By Christian Garbis
YEREVAN–The government of Armenia has already approved measures to have portions of the Shikahogh forest reserve removed for the construction of a new highway. An estimated 30 hectares (74 acres) of forest will be cut from the reserve–located in the Syunik region.
The forest contains some of the most endangered species of animals in the Caucasus region–such as the Eurasian lynx and mouflon (sheep)–which are listed on the International Union for Conservation of Nature and Natural Resources (IUCN) Red Data List. The list documen’s thousands of species of animals that are endangered worldwide–with over 70 such species to be found in Armenia.
It is estimated that approximately eight percent of Armenia is covered by forests–down from 12 percent at the beginning of the last century–as determined by Armenian Forests NGO–an environmental protection organization based in Yerevan. However–some specialists believe the percentage may be as low as six percent.
The reserve also contains a virgin oak forest–comprising about 14,000 trees. The forest represents one of the last untouched wooded areas in Armenia.
"Armenia’s forests are threatened–and with them the fragile ecosystem–water–crops–air and biodiversity," said Jeffrey Tufenkian–president of Armenian Forests NGO.
Environmentalists are concerned that the destruction of the reserve will further contribute to the ongoing ecological imbalance in effect throughout the country. For several years–Lake Sevan has faced increasing threats to further support marine life as excessive fishing of native species–including the renowned Ishkhan fish (Armenian trout)–has caused the increased–rapid growth of underwater plants. Deforestation–as a result of a thriving wood export business–as well as a source of fuel–has caused problems with erosion and even mudslides in many areas–especially in northern Armenia.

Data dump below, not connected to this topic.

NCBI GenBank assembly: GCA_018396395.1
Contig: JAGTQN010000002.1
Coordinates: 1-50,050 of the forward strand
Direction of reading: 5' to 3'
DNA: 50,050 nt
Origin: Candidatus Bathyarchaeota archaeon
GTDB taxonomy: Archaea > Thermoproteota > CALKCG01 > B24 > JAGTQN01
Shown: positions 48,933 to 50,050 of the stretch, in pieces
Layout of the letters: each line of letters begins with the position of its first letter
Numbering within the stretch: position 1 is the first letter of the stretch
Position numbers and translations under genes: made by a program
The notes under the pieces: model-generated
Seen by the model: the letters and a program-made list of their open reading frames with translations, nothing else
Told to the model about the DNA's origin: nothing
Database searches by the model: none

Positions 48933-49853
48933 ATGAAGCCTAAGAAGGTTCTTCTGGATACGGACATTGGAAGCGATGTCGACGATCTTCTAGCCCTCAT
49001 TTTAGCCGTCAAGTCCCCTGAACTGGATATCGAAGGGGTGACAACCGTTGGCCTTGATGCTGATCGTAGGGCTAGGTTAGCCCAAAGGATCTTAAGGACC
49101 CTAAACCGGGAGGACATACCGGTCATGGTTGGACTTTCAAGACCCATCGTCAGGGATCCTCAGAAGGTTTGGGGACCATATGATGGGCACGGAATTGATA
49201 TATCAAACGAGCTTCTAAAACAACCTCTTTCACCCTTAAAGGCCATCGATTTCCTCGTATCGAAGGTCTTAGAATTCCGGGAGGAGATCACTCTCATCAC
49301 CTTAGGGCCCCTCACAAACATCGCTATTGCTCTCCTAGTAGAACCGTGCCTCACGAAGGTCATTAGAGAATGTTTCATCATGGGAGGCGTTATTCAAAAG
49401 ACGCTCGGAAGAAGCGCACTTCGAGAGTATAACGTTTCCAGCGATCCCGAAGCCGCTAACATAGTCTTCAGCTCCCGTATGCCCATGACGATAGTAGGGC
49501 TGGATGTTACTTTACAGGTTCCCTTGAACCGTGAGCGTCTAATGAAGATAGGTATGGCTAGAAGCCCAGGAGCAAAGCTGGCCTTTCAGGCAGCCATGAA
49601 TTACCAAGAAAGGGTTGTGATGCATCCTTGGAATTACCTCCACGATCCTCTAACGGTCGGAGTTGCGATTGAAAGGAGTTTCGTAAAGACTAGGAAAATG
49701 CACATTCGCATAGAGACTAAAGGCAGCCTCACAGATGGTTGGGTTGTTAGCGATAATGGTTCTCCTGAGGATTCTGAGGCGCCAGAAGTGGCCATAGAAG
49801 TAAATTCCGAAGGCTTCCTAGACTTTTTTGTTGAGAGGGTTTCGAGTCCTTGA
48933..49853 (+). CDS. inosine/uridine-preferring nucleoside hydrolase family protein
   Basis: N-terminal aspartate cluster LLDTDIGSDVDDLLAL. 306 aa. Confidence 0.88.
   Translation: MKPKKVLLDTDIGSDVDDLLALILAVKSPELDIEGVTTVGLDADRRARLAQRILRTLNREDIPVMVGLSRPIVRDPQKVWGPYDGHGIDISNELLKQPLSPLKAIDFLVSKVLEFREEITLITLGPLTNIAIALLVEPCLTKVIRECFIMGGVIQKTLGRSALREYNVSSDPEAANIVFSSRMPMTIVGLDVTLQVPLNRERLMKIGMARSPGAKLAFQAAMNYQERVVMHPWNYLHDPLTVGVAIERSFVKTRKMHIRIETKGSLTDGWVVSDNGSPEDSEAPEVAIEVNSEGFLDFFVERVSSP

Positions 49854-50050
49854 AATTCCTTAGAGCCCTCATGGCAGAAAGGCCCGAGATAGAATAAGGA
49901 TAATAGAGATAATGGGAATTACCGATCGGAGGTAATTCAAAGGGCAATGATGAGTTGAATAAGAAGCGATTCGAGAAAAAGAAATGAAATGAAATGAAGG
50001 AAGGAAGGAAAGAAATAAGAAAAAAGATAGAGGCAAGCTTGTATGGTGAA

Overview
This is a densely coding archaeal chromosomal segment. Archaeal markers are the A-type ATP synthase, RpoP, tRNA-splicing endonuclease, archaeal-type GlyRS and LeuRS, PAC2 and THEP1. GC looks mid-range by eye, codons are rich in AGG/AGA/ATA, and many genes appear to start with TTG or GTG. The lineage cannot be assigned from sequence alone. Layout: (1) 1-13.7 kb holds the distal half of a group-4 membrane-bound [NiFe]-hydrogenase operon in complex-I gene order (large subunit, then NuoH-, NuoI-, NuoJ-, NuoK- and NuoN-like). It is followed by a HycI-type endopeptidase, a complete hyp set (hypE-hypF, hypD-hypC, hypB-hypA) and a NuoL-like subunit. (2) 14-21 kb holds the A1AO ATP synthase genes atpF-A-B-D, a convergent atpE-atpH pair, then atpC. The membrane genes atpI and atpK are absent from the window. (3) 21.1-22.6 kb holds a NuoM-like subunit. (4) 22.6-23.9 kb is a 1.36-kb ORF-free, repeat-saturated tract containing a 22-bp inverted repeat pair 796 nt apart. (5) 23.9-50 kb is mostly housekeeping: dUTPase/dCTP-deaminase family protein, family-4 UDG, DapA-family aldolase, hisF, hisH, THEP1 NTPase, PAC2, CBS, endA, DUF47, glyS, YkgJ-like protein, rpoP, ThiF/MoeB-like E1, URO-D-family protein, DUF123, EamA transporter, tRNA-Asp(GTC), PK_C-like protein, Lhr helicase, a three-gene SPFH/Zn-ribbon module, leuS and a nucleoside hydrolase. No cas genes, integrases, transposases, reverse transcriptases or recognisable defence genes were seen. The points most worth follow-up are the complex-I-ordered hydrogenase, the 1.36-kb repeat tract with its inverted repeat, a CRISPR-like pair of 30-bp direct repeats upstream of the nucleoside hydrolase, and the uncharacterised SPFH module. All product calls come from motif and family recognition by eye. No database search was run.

Some representatives of diaspora Armenian organizations have already expressed concern. Hrair Hovnanian–board chairman of the Armenian Assembly of America–wrote a personal letter to President Robert Kocharian urging him to reconsider the route.
The construction of the highway is endorsed by the Ministry of Transport and Communication–headed by Andranik Manukyan. The ministry has contracted the construction firm Transproject to begin work pending a final governmental decision. Worldwide outcries from various international environmental protection agencies–including the World Wildlife Fund (WWF)–have pressed the Armenian government to rethink the measure for construction.
Christian Garbis is a freelance writer based in Yerevan–Armenia.